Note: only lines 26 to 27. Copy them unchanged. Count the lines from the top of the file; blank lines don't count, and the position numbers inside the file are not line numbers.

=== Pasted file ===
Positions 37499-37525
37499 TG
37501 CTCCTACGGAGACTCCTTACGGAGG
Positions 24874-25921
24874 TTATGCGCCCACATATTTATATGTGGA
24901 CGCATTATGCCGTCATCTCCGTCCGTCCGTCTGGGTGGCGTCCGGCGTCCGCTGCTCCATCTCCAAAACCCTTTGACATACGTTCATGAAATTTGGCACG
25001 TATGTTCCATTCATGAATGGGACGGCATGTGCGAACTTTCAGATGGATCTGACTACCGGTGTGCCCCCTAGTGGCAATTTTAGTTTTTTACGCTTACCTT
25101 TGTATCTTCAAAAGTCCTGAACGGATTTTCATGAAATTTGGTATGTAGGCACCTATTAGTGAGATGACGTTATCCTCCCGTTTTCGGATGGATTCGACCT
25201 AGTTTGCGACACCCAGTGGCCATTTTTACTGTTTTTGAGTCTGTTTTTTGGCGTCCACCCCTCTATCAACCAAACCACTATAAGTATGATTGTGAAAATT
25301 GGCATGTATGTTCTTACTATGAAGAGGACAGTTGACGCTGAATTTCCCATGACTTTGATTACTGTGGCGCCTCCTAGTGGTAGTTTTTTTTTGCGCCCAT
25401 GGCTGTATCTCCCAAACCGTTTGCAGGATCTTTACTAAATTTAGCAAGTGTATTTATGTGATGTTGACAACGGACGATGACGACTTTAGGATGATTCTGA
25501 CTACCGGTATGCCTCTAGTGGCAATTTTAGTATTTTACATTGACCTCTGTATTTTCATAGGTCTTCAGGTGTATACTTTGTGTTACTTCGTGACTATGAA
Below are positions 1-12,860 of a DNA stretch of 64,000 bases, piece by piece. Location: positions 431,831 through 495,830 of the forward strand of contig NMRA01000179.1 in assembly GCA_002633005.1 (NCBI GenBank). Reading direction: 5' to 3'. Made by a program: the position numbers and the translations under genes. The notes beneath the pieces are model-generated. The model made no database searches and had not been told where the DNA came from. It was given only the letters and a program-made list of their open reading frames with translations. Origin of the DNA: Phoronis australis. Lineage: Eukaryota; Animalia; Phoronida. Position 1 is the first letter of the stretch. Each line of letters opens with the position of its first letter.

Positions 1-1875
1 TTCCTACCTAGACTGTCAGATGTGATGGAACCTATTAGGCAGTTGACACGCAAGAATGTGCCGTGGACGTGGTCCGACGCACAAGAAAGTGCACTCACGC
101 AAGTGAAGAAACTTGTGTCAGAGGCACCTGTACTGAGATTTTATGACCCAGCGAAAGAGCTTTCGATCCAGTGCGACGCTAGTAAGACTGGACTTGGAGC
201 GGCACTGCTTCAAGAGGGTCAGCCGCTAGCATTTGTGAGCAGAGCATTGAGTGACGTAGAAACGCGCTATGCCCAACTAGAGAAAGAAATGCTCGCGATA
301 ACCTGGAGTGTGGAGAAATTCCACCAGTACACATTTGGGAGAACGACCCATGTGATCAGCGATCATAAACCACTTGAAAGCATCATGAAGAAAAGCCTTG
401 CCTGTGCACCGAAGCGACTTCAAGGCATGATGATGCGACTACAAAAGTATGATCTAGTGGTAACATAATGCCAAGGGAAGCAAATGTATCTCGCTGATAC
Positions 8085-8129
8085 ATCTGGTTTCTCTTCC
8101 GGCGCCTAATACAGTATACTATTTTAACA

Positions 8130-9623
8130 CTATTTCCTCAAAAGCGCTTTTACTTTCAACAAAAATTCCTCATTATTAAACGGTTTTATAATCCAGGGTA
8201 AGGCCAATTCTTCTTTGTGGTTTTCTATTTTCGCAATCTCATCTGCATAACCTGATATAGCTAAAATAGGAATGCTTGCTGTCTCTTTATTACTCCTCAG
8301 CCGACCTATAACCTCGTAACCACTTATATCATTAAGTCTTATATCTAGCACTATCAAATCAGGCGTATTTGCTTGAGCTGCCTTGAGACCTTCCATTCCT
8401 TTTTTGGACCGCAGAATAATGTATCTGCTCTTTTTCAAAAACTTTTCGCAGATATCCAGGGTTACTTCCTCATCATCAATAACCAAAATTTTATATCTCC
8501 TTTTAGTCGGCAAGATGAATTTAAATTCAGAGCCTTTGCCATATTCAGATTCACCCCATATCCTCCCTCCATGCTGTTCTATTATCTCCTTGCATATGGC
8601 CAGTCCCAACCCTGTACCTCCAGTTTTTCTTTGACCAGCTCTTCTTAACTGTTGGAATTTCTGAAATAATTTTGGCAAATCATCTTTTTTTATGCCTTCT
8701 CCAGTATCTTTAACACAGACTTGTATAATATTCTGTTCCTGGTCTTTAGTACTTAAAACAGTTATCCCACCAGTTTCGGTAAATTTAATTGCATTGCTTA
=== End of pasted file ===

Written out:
8301 CCGACCTATAACCTCGTAACCACTTATATCATTAAGTCTTATATCTAGCACTATCAAATCAGGCGTATTTGCTTGAGCTGCCTTGAGACCTTCCATTCCT
8401 TTTTTGGACCGCAGAATAATGTATCTGCTCTTTTTCAAAAACTTTTCGCAGATATCCAGGGTTACTTCCTCATCATCAATAACCAAAATTTTATATCTCC